Filed under: Interview
The first artists to bring the breakbeat sound to the mainstream in clubs like Cream, Hybrid have been forming broken beats since the early days of the sound. Their massive knowledge of musical hardware and techniques has seen them produce countless remixes, 3 artist albums and more recently they have been working on film soundtracks for acclaimed independent film producers.
Hoping to spend more time in Asia in the future, the duo recently arrived back in Japan for an event at Tokyo’s very own answer to the superclub, the cavernous Ageha. Higher Frequency caught up with them while they were in town.
Interview by Jim Champion
HigherFrequency (HRFQ) : Is this your first trip to Japan?
Mike Truman : For us it’s our third I think but we haven’t been here for about three years. The first time we did Fuji Rock in 1999, and then came back in 2001, third time here second time in Tokyo.
HRFQ : What’s your impression of the Japanese scene?
Mike : We love it here, it’s completely different to London for example. When you compare the two cities together London’s quite impolite really isn’t it.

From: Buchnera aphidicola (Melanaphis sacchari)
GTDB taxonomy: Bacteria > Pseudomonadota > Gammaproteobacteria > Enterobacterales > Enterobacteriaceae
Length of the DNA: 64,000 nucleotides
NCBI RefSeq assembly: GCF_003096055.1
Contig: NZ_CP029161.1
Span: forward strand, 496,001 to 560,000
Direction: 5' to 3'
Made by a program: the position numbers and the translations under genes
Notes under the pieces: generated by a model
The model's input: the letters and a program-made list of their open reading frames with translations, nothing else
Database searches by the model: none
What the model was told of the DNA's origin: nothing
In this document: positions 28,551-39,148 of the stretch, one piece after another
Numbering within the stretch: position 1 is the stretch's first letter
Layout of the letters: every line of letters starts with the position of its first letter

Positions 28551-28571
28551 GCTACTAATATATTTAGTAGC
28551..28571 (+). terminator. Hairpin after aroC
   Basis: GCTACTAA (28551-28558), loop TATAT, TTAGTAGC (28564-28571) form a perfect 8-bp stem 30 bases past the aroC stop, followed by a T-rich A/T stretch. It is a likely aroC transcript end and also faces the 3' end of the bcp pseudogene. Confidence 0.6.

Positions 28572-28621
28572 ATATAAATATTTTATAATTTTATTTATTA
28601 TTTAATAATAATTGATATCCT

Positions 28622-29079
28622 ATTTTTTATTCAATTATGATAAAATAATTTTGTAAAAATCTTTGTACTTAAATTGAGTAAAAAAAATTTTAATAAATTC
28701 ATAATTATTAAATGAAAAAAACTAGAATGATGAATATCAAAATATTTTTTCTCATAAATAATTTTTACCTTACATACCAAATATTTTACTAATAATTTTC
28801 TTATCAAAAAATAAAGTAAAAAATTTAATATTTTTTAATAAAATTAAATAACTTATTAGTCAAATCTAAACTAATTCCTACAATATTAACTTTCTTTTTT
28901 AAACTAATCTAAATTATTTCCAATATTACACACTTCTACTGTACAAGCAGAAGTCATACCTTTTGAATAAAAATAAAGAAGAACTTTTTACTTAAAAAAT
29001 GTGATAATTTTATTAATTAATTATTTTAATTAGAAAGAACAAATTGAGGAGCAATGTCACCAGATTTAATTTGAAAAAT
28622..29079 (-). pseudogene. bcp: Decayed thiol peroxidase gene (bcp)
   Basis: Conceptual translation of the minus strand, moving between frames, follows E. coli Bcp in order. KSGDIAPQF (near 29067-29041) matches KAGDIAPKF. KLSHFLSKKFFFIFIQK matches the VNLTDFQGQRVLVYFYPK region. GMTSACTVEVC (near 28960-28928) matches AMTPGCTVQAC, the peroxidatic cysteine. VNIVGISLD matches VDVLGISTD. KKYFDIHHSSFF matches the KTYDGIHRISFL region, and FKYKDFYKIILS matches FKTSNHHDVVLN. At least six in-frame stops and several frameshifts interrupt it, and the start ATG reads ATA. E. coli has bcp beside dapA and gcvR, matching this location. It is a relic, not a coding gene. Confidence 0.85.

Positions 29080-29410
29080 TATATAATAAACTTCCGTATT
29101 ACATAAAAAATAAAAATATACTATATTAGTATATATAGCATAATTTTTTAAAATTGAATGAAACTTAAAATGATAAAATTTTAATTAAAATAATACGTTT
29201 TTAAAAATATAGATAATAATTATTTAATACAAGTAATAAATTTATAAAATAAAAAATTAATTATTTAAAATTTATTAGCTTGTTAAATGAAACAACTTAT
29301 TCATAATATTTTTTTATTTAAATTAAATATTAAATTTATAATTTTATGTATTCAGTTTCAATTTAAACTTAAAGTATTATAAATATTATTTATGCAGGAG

Chris Healings : It’s a lot cleaner here, from what we’ve seen from our hotel window, we haven’t had a chance to venture out. We’ve got to tomorrow to have a good wander round.
HRFQ : You seem to have been leading the breaks scene for sometime now, how do you feel about the explosion of the scene recently?
Mike : We’ve been making breaks for about the last 10 years so you see it goes in peaks and troughs. When we did our first album in 1999 there was a huge resurgence in the U.K and we were right in the middle of that when it happened. We were some of the first people to play breaks in Cream and places like that. We used to have to play more house sets and occasionally drop a couple of breaks sets in, clear the dance floor and then get them back again, it’s swings and round abouts. But, there’s a lot more interest at the moment, and it’s on a high point but it will probably fade off and then come back again.
Chris : One of the things though about breaks, it’s always been there, like jungle, it’s always been a very underground sound. As Mike says, it comes up through the more commercial music and then goes back down.
Mike : The music’s really come from early rave from the 90’s, that’s really the music that influenced us before it splintered and got classed into Drum n Bass or Techno. We’ve been immersed in it for so long, it’s nice to see it have a resurgence. Especially when you hear Sasha’s new compilation “Involver” which is about 2/3rds breaks, I’ve heard Tiesto playing breaks. In the past the main DJj’s would be at the front and the people like us would be playing the back rooms. Now people like us and Freq Nasty and Plump DJ’s and Stanton Warriors, people like that actually get to play the main room.
HRFQ : It’s said that one of the biggest changes in the U.K has been the end of the super clubs, many people are going back to smaller venues. Do you think that’s a positive thing?